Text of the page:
Project Management Mistakes and How to Dodge Them

project-management-mistakesEven the best project managers will admit to making man mistakes in the course of their careers. Mistakes, after all, can become valuable lessons toward becoming a better project manager especially when these are analysed well.

But savvy project managers know that they can learn from the mistakes made by others. Think of it as learning from the experience of others. Here are the common project management mistakes made by other project managers and the ways to avoid making them yourself.

Assigning the Wrong Persons for the Tasks

Everything in project management from the formulation of its goals to the implementation and evaluation of the activities require people to accomplish. This is true even when there are advanced tools and technologies being applied on the project since only people have the knowledge and skills to use them.

The most common mistake in project management then is assigning the wrong persons for the right tasks and activities. The person may be wrong on so many levels, such as his lack of appropriate knowledge and skills for the job, or his inability to work well within a team, or his unwillingness to think outside of the box.

Solution: Assess the knowledge and skills of each team member in relation to the planned tasks and activities. Assign the right persons for the job based on your assessment, thus, ensuring that their skill sets match the requirements.

Failing to Get the Support of the Team Members and the External People

For a team to be effective and efficient in the achievement of its goal, its team members must be 100% behind the common goal because everybody will work toward its achievement. This is also true for the people outside of the project management team, such as the departments and their people who have an impact on the team’s deliverables.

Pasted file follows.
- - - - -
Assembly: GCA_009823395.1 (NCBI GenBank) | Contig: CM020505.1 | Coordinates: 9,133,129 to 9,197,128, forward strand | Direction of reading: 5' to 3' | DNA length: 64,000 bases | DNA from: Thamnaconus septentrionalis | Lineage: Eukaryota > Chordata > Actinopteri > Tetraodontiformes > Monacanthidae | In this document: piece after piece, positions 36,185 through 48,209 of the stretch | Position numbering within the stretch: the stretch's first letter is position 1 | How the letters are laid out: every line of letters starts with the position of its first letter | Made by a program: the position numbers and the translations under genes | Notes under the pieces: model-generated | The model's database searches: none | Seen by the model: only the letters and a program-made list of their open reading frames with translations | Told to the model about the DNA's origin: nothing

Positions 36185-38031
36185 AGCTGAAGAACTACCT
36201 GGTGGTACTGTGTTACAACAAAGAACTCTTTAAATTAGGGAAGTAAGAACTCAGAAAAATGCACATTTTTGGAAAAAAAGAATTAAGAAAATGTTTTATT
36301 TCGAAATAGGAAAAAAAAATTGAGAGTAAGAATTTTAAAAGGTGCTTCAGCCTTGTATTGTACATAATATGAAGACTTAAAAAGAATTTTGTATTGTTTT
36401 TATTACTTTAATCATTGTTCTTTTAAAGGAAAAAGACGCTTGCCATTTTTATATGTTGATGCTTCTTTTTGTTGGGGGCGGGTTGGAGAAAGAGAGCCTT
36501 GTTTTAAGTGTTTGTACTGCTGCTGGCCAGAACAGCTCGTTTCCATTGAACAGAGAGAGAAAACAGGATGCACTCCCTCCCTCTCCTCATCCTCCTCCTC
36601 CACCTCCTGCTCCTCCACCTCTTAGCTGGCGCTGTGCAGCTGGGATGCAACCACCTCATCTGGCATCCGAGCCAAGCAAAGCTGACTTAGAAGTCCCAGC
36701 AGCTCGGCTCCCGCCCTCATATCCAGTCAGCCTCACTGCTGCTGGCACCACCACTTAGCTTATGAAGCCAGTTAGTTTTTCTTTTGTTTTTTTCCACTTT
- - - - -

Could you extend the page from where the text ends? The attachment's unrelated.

When even a single person inside and outside of the team becomes uncooperative, the schedule can be derailed, the goal can be dismissed, and the entire project can even be dissolved. This mistake has many causes, such as the failure to clearly describe the roles and responsibilities of each team member, or to describe the personal payoffs for each member, or to generate a sense of urgency to the project, among others.

Solution: Use effective communication in getting the team members to understand their roles and responsibilities as well as in encouraging them to work toward a common goal. Delivering a presentation about these matters including their significance can contribute to encouraging the team members and external people to lend their full support for the project.

Keep in mind that “external people” also mean the executives in charge of the project. The executives must feel a sense of ownership over the project from start to finish as well as have a personal interest in its success. The more support from executives, the more likely the success.

Too Many Productions Simultaneously

While having projects to manage is always a good thing for project managers, putting too many projects on the burner at once is actually counterproductive. You are not a superhero who can plan, implement and evaluate several projects at once without expecting something to come falling through the cracks of your burnout.